January 15, 2011

Focaccia alle Erbe

A few friends and I used to have a cooking club. We would meet about once a month and spend the good part of a day making our favorite recipes. I really enjoyed it, but we all got busier and the club disbanded. This focaccia bread recipe is the one shared recipe I still make regularly. Since it makes so much, I cut up the leftovers into large squares, wrap each piece in plastic wrap and foil, and then put the pieces in a ziploc bag to store in the freezer. Then I can pull out one large square, heat it up in a 400 F oven, cut it into serving sizes, and eat it hot with a meal. This bread really tastes best hot and crispy.

This time was my first to make focaccia with fresh herbs. If you don't have them on hand, go ahead and use dried as both work fine.

Focaccia alle Erbe
from Ingrid T

2 1/2 tsp. active dry yeast
1/2 c. warm water (105-115 F)
1 1/2 c. milk
6 Tbsp. olive oil, divided
5 c. (1 1/2 lb) unbleached all-purpose flour
2 tsp. salt
1 tsp. chopped fresh thyme or 1/4 tsp. dried thyme
1 tsp. chopped fresh rosemary or 1/4 tsp. dried rosemary
1 tsp. chopped fresh sage or 1/4 tsp. dried sage
coarse salt to taste

In a small bowl, sprinkle the yeast over the warm water and let stand until creamy, about 5 minutes. Stir until dissolved. Add the milk and 4 tablespoons of the olive oil and stir to combine.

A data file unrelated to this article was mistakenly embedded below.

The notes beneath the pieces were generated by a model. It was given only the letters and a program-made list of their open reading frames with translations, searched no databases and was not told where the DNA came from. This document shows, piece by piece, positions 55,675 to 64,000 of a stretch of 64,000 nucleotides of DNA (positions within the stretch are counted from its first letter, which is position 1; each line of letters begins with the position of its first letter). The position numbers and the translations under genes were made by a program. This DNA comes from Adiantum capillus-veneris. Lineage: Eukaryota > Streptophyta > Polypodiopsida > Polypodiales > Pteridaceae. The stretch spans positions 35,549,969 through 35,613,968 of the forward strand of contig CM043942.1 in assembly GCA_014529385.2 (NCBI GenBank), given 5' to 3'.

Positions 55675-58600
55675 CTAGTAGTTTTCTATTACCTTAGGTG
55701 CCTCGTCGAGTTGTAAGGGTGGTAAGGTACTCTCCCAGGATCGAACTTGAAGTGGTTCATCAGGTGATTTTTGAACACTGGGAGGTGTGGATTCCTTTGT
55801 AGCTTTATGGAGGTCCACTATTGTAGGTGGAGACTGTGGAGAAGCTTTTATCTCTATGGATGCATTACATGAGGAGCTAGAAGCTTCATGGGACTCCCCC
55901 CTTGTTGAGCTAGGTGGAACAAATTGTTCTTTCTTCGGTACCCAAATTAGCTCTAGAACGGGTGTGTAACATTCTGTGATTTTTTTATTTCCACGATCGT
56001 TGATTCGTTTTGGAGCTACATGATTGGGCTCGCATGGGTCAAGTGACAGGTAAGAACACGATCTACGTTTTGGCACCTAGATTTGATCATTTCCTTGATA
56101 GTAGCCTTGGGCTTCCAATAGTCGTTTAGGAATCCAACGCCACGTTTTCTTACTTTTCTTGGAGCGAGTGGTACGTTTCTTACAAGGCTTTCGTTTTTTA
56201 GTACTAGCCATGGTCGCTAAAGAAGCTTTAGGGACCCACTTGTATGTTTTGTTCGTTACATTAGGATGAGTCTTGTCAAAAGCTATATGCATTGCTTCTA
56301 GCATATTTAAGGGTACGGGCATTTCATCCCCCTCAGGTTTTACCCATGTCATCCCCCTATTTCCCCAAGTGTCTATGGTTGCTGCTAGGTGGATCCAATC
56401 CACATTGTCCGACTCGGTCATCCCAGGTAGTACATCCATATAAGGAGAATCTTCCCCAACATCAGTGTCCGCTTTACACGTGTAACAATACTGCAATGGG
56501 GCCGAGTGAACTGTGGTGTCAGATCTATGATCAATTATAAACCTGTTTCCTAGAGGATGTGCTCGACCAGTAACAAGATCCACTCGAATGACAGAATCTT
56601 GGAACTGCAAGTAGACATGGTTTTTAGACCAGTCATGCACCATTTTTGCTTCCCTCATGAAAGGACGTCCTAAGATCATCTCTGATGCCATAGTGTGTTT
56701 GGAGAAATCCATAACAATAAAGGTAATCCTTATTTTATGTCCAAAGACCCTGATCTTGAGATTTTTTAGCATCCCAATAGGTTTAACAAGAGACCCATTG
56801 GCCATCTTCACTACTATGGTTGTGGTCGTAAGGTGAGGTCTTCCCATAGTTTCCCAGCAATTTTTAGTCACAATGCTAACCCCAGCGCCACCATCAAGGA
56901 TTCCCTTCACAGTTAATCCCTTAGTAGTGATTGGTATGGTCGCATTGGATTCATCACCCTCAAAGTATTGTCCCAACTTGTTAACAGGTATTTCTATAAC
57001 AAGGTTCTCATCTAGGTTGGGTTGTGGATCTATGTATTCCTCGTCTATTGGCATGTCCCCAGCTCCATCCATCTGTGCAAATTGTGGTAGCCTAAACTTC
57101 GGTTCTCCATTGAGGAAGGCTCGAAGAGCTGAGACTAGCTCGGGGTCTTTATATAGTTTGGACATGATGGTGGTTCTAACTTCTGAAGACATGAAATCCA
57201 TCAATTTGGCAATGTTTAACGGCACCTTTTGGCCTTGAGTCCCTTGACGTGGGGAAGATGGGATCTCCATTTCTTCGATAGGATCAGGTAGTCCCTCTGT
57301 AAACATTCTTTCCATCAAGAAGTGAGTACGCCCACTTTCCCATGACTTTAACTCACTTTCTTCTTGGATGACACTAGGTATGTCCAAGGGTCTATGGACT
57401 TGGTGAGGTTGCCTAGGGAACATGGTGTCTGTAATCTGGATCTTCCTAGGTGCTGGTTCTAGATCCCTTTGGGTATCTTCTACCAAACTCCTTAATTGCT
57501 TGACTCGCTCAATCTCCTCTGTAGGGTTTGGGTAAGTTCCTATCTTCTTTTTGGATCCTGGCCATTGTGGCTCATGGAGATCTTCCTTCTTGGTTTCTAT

In a large bowl, using a wood spoon, stir together the flour, salt, thyme, rosemary, and sage. Add the yeast mixture and stir until a soft dough forms, about 2 minutes. Turn out the dough onto a lightly floured work surface and knead until smooth and elastic, about 10 minutes. Shape it into a ball.

Oil a large bowl, place the dough in the bowl, and turn it once to coat the top. Cover the bowl with plastic wrap and let the dough rise in a warm, draft-free place until doubled in bulk, about 1 hour.

Oil a 15x10x1-inch jelly-roll pan. Punch down the dough, transfer to the prepared pan, and flatten it out with your hands to cover the bottom completely. Cover with plastic wrap and let rise again in a warm place until doubled in bulk, about 1 hour.

Preheat an oven to 450 F.

Using your fingertips, press down firmly into the dough to make dimples about 1 inch apart and 1 inch deep. Drizzle the entire surface with the remaining 2 tablespoons oil and sprinkle with the coarse salt.

Bake until golden brown, 25-30 minutes. Slide the focaccia onto a wire rack to cool completely. Cut into squares to serve.


Carolyn said...

A cooking club, eh? I had no idea!

Suzanne said...

I'm officially submitting an application as taster in your cooking club. Anytime.